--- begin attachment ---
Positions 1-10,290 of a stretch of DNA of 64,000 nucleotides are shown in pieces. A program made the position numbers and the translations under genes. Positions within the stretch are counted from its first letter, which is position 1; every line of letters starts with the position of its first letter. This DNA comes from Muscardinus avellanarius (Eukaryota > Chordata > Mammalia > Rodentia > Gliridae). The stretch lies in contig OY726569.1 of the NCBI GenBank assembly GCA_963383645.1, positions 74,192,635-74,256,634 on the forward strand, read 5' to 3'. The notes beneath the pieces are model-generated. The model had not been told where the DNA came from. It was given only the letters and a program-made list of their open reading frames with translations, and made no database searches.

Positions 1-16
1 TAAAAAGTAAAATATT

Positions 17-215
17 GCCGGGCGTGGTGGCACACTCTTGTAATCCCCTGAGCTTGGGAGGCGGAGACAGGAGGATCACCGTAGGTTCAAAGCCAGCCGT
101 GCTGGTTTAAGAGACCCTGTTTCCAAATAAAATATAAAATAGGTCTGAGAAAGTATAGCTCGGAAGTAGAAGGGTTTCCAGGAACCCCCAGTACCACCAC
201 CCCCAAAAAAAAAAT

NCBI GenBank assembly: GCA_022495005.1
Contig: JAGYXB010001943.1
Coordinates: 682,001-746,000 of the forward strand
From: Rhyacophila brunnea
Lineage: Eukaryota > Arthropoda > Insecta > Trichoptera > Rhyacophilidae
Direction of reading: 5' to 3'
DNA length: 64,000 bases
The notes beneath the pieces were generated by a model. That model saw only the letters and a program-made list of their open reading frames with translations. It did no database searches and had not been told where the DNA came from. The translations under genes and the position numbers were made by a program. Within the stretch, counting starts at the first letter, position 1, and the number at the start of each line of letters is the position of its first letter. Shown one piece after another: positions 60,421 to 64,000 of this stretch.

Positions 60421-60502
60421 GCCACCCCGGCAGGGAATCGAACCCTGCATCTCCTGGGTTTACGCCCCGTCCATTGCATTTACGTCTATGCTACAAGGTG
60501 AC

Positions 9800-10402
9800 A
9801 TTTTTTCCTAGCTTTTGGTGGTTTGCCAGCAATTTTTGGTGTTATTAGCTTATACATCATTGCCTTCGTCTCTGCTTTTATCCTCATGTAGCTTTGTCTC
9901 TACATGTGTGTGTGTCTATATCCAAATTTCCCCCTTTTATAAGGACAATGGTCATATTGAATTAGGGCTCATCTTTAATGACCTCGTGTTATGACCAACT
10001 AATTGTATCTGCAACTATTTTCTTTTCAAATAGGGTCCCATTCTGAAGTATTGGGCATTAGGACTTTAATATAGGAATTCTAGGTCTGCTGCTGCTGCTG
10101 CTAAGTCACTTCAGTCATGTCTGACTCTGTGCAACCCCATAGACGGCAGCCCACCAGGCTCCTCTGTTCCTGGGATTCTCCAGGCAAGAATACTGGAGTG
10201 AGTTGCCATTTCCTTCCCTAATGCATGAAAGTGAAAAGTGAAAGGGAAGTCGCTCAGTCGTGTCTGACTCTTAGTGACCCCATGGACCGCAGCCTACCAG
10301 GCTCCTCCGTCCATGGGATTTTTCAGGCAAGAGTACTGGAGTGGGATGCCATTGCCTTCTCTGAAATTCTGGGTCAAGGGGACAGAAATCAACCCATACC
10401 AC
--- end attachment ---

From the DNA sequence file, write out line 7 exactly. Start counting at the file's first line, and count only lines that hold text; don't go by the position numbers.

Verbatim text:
201 CCCCAAAAAAAAAAT